Searching for Lost Franklin Vessels
It was a unique deployment for three members of the Canadian Armed Forces who joined Parks Canada underwater archaeologists in Canada’s Arctic this summer to continue the search for lost vessels HMS Erebus and HMS Terror from the ill-fated Sir John Franklin voyage.
For six weeks beginning on August 10, Petty Officer 2nd Class Jamie Keeping, bridge watchman; PO2 Yves Bernard, diver; and Corporal Patrick Euler, cook; were aboard the Arctic Research Foundation’s vessel Martin Bergmann to help in the search.
Unfortunately, the two lost ships remained elusive again this year, but it was nonetheless a rewarding experience for those who continue to hope that someday they will be found.
“Being part of the Arctic research for the lost Franklin expedition was a great honor and truly remarkable opportunity,” said PO2 Bertrand of Fleet Diving Unit Atlantic.
The two ships, lost in the mid-1800s, are designated together as a national historic site of Canada -- the only such “undiscovered” national historic site. A number of attempts to locate the ships have been unsuccessful to date, but an increasing area of the seafloor has been systematically ruled out, narrowing the search.
For the fifth field season, Parks Canada’s Underwater Archaeology Service participated with the Arctic Research Foundation, Government of Nunavut, Canadian Coast Guard, Canadian Hydrographic Service, Canadian Ice Service and Canadian Space Agency. This year for the first time, Parks Canada was also supported by the Royal Canadian Navy (RCN) and Defence Research and Development Canada (DRDC).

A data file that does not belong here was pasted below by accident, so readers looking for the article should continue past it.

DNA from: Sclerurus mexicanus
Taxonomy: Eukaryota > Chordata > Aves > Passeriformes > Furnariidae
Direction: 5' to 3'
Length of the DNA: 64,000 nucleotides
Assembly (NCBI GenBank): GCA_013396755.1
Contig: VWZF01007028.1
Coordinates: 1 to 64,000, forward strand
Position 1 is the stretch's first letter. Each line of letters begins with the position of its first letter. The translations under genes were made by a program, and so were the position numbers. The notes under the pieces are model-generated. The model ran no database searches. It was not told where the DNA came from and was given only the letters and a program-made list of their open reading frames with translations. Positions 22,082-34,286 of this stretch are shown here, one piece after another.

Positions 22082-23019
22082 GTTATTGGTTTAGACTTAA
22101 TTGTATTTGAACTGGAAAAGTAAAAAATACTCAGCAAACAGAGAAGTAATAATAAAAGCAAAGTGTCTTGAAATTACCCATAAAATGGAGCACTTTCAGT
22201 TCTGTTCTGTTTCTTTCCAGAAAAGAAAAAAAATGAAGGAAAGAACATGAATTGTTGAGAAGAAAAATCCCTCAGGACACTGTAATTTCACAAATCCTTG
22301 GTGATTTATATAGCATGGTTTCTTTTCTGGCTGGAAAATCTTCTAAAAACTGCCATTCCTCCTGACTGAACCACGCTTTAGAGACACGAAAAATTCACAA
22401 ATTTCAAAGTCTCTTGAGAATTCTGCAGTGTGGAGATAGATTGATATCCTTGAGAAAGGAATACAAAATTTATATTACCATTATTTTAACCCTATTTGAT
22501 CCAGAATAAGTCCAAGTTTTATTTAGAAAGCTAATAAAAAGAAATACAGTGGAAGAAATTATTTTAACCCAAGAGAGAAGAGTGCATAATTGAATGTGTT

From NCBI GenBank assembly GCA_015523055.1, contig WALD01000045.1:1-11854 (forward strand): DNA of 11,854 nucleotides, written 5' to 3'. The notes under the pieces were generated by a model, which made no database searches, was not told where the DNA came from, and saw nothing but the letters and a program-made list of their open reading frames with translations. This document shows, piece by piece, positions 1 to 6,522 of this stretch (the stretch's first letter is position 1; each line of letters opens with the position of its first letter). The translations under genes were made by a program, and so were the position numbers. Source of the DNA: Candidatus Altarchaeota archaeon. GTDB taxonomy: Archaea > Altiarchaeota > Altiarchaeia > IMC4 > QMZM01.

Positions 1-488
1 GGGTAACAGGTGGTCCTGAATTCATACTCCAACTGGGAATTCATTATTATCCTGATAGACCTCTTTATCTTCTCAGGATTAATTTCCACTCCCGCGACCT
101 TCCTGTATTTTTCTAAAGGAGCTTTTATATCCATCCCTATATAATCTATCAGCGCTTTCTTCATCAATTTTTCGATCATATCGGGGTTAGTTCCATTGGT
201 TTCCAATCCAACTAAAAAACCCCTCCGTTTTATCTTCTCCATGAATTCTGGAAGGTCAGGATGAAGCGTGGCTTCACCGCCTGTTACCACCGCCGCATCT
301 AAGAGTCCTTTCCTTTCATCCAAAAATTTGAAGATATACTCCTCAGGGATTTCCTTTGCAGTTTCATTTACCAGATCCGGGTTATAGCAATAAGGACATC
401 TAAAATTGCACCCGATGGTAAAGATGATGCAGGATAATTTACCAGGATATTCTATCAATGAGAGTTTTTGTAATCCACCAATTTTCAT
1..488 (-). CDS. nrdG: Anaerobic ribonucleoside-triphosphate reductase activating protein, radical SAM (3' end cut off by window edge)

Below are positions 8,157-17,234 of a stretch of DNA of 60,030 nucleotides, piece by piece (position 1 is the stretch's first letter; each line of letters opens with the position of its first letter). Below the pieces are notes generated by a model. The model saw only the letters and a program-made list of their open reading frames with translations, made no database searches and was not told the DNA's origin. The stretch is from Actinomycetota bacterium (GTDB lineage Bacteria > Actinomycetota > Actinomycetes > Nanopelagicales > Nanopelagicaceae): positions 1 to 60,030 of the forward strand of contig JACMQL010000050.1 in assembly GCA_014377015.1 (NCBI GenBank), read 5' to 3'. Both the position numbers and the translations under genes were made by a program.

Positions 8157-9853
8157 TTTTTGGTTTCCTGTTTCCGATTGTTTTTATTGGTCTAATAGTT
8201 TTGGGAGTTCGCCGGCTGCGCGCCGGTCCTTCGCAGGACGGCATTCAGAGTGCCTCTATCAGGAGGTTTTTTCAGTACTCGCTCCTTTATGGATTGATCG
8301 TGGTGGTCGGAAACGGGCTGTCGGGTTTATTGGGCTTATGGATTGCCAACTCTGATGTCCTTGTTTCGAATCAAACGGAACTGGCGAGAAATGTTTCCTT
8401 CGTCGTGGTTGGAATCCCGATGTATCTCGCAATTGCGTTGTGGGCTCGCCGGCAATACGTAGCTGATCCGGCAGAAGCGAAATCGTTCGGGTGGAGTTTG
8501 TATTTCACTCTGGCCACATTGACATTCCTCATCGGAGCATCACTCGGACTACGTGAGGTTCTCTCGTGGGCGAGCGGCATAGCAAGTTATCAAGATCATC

Personnel from the RCN and DRDC provided technical assistance with some of Parks Canada’s newly acquired remote-sensing technologies. DRDC has also provided Parks Canada with an additional military-grade, sidescan sonar system that allowed significantly more area to be covered on any given survey day.
“Primarily as a diver, and later as a remotely operated vehicle and side-scan sonar operator, I was proud to represent and promote the Royal Canadian Navy,” said PO2 Bernard. “Our joint participation with Parks Canada and the Arctic Research Foundation is, in my opinion, a very constructive approach to Arctic operations, and I am certain it will be a benefit to us all.”
The search areas included both the southern area near O’Reilly Island, west of the Adelaide peninsula and where Inuit oral tradition places one of the shipwrecks, and further north to Victoria Strait and Alexandra Strait, where the other vessel is believed to be located.
CANCORTRONTWO alongside A Jetty Esquimalt circa 1960. Nearest the camera is HMCS Skeena with two features of note: barrel of 40mm Bofors visible behind stern of the whaler and half strip of a division leader, a practice discarded not long after this.
HMS Erebus and HMS Terror were lost during the storied Franklin expedition of 1845. (PAINTING BY J. FRANKLIN WRIGHT)
From left: Corporal Patrick Euler, PO2 Jamie Keeping, and PO2 Yves Bernard.